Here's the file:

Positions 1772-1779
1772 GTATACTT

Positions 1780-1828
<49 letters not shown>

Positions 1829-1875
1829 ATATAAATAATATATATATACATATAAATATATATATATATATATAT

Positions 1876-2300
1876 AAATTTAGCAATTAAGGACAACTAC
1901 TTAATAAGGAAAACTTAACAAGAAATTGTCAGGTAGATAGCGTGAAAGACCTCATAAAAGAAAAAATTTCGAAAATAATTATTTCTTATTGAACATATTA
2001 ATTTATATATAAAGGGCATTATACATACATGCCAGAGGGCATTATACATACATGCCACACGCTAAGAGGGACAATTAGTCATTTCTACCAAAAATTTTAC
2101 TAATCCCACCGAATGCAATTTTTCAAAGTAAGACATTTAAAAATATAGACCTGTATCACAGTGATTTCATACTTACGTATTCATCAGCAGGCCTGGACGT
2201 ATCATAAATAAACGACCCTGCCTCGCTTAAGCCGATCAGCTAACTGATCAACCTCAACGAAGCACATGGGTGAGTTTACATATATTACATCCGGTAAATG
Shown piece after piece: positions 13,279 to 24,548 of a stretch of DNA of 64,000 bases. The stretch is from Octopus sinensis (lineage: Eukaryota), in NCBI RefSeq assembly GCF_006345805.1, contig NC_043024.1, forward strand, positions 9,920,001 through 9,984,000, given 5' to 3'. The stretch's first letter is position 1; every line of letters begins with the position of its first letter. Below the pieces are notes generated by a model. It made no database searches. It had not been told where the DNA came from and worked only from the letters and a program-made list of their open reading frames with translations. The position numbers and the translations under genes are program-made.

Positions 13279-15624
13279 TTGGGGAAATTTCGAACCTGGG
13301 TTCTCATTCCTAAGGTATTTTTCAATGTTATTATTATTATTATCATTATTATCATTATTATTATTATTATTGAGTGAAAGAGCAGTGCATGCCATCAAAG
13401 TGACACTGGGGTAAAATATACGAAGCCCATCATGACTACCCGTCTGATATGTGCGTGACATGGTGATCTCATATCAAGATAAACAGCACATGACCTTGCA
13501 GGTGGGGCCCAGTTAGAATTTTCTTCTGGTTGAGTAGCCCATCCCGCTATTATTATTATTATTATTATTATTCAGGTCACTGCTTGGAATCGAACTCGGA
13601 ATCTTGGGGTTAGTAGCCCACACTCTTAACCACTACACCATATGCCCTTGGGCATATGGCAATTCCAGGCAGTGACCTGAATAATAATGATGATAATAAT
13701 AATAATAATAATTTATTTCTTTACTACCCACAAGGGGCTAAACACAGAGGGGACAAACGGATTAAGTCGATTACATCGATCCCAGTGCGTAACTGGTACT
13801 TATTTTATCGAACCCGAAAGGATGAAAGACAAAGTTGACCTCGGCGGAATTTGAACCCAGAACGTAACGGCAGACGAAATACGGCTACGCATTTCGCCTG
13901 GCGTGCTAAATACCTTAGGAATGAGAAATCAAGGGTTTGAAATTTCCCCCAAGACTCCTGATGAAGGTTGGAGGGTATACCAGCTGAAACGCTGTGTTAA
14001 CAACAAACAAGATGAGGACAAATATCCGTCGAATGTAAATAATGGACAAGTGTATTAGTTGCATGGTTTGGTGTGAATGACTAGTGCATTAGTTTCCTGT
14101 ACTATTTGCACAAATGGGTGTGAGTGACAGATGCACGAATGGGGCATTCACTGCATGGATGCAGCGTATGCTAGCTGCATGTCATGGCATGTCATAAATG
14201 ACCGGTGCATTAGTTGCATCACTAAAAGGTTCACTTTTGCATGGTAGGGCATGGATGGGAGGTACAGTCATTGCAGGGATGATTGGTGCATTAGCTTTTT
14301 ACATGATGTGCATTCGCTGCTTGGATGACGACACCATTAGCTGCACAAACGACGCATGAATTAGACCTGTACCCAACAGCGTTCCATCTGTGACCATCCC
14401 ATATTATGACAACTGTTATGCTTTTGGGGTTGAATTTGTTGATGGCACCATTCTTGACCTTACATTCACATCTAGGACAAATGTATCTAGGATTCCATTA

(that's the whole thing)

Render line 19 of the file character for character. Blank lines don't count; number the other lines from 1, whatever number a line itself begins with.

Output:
13601 ATCTTGGGGTTAGTAGCCCACACTCTTAACCACTACACCATATGCCCTTGGGCATATGGCAATTCCAGGCAGTGACCTGAATAATAATGATGATAATAAT